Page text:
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EDEN, N.C. -- Arsenic, boron, chromium, selenium - those are just some of the contaminants found in coal ash.

The long term impacts of the Dan River coal ash spill are unknown, but WFMY News 2's Morgan Hightower spoke with a researcher who says he's seen some fish drastically impacted by coal ash.

Dr. Dennis Lemly has been studying the impacts of coal ash for 35 years. His research began at another Duke Energy plant, the Belews Creek Steam Station. There is one coal ash pond at that plant.

Dr. Lemley found deformed fish in Belews Lake that he says can be linked to the contaminants found in coal ash, namely selenium.

He found similar cases just last summer in Sutton Lake, near another Duke Energy plant.

READ: Dr. Lemly Researches Selenium in Lake Sutton

"The type of poisoning from selenium in coal ash causes very shocking impact in terms of its impact to deform fish and wildlife," said Dr. Dennis Lemly, Wake Forest University professor. Dr. Lemly also works for the United States Forestry Service.

"From the coal ash, it starts in the water and it accumulates in the microorganisms, in algae and the benthic insects, the food items of the fish and wildlife, then of course when the fish and wildlife eat those food items, they're taking an elevated concentrations of selenium in their diet," explained Dr. Lemly.

Dr. Lemly says once ingested, these contaminants are passed through the reproductive cycle.

"By the time it gets to the fish egg, it could be 5 to 10,000 times more than it was in the water."

Could deformities like the ones Dr. Lemly researched be found in the Dan River? He says it's very possible.

Duke Energy says it will clean up its mess, but Dr. Lemly says the problem is the elements in coal ash cannot be contained. Once it is in the water, he says, it's all downstream.

"Selenium doesn't just disappear, it's a trace element. It doesn't degrade and it doesn't go away. It's always going to be there, the question is how much and to what extent it gets into the food chain," explained Dr. Lemly.

The future of fish and wildlife in the Dan River is unclear, but the cities that sit along it, say the drinking water is safe.

The cities of Eden and Danville say it's drinking water is clean, and Duke Energy says 2 it's constantly sampling the Dan River.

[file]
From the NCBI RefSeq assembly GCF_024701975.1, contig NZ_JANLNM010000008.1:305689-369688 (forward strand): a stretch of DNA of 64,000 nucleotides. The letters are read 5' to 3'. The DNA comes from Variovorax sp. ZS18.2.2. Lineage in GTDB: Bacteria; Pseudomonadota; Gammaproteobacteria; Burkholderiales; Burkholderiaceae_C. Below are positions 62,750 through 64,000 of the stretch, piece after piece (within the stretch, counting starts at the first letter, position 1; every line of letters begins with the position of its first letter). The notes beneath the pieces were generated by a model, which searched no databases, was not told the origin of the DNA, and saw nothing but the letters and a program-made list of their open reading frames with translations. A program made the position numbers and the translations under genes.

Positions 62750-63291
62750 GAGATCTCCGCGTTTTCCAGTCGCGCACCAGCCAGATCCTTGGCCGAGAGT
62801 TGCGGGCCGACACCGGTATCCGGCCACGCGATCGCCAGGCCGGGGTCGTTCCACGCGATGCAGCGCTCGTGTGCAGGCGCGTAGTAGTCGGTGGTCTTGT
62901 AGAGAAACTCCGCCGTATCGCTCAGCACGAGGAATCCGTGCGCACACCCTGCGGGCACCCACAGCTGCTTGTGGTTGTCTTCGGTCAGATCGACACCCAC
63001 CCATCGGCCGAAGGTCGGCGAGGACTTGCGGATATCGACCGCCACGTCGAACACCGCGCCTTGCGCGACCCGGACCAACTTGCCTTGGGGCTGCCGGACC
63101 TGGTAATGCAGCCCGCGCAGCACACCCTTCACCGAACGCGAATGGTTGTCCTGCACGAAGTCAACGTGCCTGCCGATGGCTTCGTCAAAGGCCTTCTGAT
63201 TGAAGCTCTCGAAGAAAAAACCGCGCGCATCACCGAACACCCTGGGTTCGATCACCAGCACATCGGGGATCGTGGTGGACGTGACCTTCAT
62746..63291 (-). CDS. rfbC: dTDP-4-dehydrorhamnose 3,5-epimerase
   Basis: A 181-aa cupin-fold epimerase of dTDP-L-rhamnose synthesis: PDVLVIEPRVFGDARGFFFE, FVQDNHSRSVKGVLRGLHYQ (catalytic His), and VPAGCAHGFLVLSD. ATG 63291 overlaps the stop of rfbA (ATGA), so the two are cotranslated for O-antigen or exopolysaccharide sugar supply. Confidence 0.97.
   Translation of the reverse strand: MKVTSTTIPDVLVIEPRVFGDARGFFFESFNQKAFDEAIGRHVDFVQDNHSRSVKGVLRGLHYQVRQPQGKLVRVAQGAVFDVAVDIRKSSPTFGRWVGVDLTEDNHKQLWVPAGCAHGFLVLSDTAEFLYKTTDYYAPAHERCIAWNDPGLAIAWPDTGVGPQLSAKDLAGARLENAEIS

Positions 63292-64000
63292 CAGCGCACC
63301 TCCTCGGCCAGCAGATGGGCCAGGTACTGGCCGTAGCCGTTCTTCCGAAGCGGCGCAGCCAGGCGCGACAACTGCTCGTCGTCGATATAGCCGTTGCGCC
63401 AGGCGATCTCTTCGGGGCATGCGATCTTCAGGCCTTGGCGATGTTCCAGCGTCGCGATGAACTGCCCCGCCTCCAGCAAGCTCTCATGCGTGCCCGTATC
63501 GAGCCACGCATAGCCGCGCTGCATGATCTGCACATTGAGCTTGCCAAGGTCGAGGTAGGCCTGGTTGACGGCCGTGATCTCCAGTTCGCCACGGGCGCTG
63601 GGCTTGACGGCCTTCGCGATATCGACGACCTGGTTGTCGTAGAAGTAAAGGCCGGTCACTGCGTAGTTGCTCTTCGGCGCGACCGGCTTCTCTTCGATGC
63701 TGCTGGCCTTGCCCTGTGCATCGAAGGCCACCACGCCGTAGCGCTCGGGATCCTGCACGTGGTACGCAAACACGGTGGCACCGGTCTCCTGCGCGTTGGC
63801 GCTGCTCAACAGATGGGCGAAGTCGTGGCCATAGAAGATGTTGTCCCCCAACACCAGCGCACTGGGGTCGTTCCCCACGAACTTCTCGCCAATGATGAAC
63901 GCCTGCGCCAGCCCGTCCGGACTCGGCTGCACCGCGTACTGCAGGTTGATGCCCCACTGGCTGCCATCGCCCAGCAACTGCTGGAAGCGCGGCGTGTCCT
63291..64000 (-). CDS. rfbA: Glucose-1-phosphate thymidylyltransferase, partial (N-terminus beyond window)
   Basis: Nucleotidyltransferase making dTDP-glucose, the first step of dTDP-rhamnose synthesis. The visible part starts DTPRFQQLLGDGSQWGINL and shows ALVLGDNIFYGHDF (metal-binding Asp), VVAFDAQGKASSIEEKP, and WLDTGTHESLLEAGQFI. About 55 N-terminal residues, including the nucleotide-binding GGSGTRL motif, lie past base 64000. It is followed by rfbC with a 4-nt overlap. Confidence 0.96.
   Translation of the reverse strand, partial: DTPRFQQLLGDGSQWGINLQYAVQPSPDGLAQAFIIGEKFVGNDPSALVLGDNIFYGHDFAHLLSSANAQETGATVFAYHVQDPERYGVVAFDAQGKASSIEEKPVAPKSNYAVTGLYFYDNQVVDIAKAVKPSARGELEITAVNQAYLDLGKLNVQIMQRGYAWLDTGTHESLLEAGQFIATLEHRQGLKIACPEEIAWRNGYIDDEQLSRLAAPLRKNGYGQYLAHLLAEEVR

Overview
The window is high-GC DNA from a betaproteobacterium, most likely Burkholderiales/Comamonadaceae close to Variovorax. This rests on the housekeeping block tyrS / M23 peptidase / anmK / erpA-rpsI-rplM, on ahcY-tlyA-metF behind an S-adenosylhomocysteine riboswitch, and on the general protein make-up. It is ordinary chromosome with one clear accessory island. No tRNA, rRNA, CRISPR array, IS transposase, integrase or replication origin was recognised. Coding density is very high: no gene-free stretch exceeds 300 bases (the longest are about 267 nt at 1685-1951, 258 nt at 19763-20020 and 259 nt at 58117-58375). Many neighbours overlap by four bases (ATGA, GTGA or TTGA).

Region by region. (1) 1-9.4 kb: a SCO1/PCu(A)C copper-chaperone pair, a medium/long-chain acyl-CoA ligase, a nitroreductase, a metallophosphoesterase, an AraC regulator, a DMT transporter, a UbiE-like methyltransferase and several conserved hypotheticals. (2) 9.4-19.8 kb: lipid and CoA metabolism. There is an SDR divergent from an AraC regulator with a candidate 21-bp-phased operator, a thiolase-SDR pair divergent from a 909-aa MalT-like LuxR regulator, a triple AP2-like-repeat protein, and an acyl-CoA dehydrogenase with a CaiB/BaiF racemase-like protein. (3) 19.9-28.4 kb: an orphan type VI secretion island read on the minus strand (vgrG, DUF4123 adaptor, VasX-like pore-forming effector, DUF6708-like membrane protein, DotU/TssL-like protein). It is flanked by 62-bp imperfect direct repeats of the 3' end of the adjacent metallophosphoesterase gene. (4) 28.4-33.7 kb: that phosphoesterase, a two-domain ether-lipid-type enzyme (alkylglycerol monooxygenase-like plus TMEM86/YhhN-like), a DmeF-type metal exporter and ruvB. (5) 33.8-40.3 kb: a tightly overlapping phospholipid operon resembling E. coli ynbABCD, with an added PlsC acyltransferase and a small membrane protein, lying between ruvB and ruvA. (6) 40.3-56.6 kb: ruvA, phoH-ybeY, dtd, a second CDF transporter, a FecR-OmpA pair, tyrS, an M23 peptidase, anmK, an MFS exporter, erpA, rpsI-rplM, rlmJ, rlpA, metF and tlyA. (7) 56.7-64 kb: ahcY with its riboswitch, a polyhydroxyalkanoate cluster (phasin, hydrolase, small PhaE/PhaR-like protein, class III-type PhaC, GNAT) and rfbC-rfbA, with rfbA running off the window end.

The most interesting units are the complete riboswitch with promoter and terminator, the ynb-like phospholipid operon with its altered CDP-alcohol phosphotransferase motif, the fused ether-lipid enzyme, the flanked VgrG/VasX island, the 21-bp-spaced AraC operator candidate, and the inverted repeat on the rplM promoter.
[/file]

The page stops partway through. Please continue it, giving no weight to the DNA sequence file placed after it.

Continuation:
But WFMY News 2 learned this spill is not the first time Duke Energy's pollutants made their way to the Dan River.

As early as 2008, the city of Eden started noticing issues with its water. Terry Shelton, Director of Environmental Services for the City of Eden, says its drinking water was coming dangerously close to exceeding state limits, and at a few points did.

"We eventually narrowed it down to Bromine and at that point, we pretty much knew whatever the source was coming out of a tributary near the Blewes Creek Plant," explained Shelton.

He added, "We contacted Duke Energy and they immediately met with us and we started to work together on a solution to take care of it and they have worked with us quite extensively since that point in 2011."

The contaminant causing Eden's problem is still seeping into the Dan River. Shelton says that's because, "Right now, there isn't a contaminant level that's been selected by the EPA for streams and rivers and such at this point and right now, I don't believe there is even one for drinking water for Bromine."

Shelton says the issue is under control, and that the water is safe to drink in Eden.

READ:Coal Ash Causes Drinking Water Concerns

READ: 2WTK: Coal Ash Spill Opens A Pipeline of Questions, Finger-Pointing

READ:Duke Energy's Dan River Response

READ: Full Coverage Coal Ash Spill

READ: Dan River Three Months After Coal Ash Spill

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